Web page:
Ann Arbor Leader, Rosemarion Blake, Has Died

Rosemarion Blake interview from the Ann Arbor Cultural & Historical Museum Living Oral History video

Rosemarion Blake interview from the Ann Arbor Cultural & Historical Museum Living Oral History video

Longtime Ann Arborite and community leader, Mrs. Rosemarion Blake, has died. Mrs. Blake was the first African American woman employed in a noncustodial position, at City Hall.
Rosemarion Blake went on to achieve many firsts, as a PTO President, local Democratic Party Chair and more. Read about Mrs. Blake’s life below. See her full obituary at www.muehligannarbor.com. In lieu of flowers, donations can be made to: Ann Arbor Community Center or Washtenaw Historical Society.

In Memory of
Rosemarion Alexander Blake
May 19, 1923 – February 23, 2015
Obituary

Rosemarion Alexander Blake was born in Kansas City, MO, May 19, 1923 to Jewel Alexander Price and Jacob Price. She was brought to Ann Arbor at three to four years of age by her Great Aunt Hattie and Uncle Robert Alexander, who later adopted her in 1929. She became a member of Bethel A.M.E. Church in 1931. She attended Jones School Kindergarten through 9th grade and graduated from Ann Arbor High School in 1941. A major disagreement with her mother about college led her to get her first job as elevator operator in the First National Building, then on to Goodyear Snack Bar on State Street and then to Nielsen Florist, delivering flowers and clerking in the store. In 1945, she became the first African-American woman to work in the City Hall in a non-custodial position, where she clerked in the City Treasurer’s Office.

She married Richard D. Blake (preceded her in death in 1989) in November of 1949 and had three sons, Richard in 1951, Raymond in 1953 and Robert in 1955. Rosemarion worked in Marshall’s Book Shop from 1952 until 1970 including two years as manager. Following that she managed the office of Publication Sales at the Institute for Social Research from 1970 until her retirement in 1987.

Rosemarion has a long history of community involvement. In 1956, she served as PTO President at her son’s school. In the 1960′s, she became involved in the Washtenaw County Democratic Party. She served as secretary to the Washtenaw County Committee and in 1967, served as the Democratic City Chair. In 1968, she also served on the Biracial Committee of Huron High School. She has been secretary of the Ann Arbor Coop. Credit Union, later Huron River Area Credit Union, and a member of the Ann Arbor Cooperative Society. She was a member and chair of the Ann Arbor Historic District Commission, a mayor and city council appointment, and Vice Chair for the Ann Arbor Historical Foundation. Within this work, she was a member of the Lower Town Historic District Committee and the Homestretch Committee of the Downtown Ann Arbor Historical Street Exhibit . She was a member of the Washtenaw County Historical Society for over 23 years. She remained on the Board of the Ann Arbor Historical Foundation until close to her death. She received a Lifetime Achievement Award for her work in historic preservation. Rosemarion co-chaired the mortgage burning committee for Bethel A.M.E. Church with her husband Richard in 1989. They successfully led this charge raising over $53,000. She was a member of the Ann Arbor Transportation Authority Board of Directors beginning in 1990 for 10 years. She also served as chair of this board.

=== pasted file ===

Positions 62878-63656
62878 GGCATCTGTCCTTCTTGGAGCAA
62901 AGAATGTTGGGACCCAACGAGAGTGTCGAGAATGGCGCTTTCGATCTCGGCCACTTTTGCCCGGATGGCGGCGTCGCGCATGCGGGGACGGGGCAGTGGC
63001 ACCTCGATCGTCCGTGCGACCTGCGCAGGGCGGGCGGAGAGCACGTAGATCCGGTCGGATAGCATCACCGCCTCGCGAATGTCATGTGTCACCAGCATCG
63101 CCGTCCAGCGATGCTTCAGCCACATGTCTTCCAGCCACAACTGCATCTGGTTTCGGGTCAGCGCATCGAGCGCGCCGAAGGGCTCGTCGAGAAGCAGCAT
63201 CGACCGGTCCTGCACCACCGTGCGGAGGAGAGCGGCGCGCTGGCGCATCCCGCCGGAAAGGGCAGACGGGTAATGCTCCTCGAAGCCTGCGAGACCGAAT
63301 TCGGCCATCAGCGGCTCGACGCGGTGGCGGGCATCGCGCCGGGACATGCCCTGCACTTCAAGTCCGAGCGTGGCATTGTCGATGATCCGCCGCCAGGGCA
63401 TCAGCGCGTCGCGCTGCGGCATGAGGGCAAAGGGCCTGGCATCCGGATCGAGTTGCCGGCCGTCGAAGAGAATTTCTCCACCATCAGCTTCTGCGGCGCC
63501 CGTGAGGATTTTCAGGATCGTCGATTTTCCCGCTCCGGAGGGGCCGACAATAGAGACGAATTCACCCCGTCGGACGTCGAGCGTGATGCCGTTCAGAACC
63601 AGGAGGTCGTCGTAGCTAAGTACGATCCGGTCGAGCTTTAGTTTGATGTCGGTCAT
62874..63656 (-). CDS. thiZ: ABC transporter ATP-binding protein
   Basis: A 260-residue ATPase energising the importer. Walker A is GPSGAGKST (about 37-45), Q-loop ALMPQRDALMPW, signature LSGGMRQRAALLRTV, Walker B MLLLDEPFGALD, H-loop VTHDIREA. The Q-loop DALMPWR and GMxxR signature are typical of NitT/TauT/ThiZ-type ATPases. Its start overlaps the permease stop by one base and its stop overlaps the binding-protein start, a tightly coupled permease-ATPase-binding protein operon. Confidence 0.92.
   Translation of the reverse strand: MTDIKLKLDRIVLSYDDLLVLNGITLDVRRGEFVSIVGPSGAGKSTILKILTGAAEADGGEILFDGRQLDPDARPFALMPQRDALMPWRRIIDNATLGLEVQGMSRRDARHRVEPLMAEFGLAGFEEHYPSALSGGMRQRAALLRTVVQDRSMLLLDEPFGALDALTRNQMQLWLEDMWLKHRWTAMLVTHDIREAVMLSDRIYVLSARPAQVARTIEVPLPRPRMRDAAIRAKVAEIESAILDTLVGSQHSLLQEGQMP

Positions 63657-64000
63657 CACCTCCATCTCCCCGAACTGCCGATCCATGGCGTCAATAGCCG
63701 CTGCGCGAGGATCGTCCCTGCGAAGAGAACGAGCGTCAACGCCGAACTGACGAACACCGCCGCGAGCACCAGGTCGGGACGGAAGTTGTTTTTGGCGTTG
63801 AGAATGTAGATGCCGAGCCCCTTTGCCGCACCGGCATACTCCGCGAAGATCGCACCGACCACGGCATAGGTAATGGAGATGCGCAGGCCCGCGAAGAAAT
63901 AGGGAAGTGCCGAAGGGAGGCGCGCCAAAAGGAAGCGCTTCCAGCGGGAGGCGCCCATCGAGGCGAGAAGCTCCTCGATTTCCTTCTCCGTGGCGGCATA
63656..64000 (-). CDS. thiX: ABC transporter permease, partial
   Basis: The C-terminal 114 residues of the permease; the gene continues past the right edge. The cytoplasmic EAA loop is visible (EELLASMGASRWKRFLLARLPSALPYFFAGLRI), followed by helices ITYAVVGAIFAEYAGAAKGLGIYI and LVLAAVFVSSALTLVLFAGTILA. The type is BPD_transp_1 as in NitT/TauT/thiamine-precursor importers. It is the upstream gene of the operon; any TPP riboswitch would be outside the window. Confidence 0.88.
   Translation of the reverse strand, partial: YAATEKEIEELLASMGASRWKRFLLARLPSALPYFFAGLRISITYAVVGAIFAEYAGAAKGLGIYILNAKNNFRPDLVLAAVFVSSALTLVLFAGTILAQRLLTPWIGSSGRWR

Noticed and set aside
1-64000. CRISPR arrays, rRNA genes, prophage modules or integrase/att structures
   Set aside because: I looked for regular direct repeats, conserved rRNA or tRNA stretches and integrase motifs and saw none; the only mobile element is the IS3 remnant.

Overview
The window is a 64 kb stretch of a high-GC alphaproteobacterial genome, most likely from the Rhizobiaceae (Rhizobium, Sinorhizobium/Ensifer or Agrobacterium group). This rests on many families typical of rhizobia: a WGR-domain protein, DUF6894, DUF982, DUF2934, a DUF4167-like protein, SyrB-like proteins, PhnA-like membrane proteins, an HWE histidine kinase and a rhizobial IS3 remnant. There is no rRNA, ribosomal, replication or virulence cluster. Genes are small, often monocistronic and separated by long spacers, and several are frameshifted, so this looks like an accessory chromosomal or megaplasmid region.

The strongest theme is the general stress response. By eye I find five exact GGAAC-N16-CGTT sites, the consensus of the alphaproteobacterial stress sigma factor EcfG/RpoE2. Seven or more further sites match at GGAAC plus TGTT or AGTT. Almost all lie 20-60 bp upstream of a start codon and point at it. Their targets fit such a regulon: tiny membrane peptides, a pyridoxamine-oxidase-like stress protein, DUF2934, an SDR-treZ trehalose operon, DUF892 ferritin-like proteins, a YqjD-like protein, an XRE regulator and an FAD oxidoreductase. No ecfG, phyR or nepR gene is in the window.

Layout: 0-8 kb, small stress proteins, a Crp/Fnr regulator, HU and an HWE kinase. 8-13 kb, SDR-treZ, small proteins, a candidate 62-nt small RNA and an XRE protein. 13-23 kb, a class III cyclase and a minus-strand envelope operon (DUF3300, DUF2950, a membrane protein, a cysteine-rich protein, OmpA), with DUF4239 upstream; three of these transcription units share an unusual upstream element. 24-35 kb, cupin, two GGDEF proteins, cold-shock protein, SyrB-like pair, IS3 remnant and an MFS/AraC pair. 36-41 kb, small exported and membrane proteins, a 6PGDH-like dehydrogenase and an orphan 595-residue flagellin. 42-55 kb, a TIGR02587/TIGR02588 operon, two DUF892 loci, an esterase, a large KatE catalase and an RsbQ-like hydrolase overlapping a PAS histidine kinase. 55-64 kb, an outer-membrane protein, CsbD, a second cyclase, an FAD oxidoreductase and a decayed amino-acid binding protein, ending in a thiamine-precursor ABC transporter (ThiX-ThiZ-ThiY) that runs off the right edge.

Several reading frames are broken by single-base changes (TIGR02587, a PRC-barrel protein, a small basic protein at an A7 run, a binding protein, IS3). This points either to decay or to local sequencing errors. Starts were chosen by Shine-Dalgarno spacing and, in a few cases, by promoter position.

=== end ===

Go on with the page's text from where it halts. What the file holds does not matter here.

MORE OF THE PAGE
Rosemarion made a peaceful transition early on February 23rd. She was an exemplary woman, frank, consistent and fiercely loyal to what she believed. She leaves to cherish her memory three sons: Richard (Kaye Sirotti), Raymond (Patricia), Robert (Desirée); six grandchildren: Randall, Kristen, Ashley (Jason Starin), Eric, Daynin and Doren as well as a host of other family and friends.

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Comments

  1. Thank you for honoring Mrs. Blake in this article. She and her late husband left many contributions to this community and took a bite out of the social ills in the greater Ann Arbor area for many years. Additionally, she was a great mentor and teacher. She is already missed.

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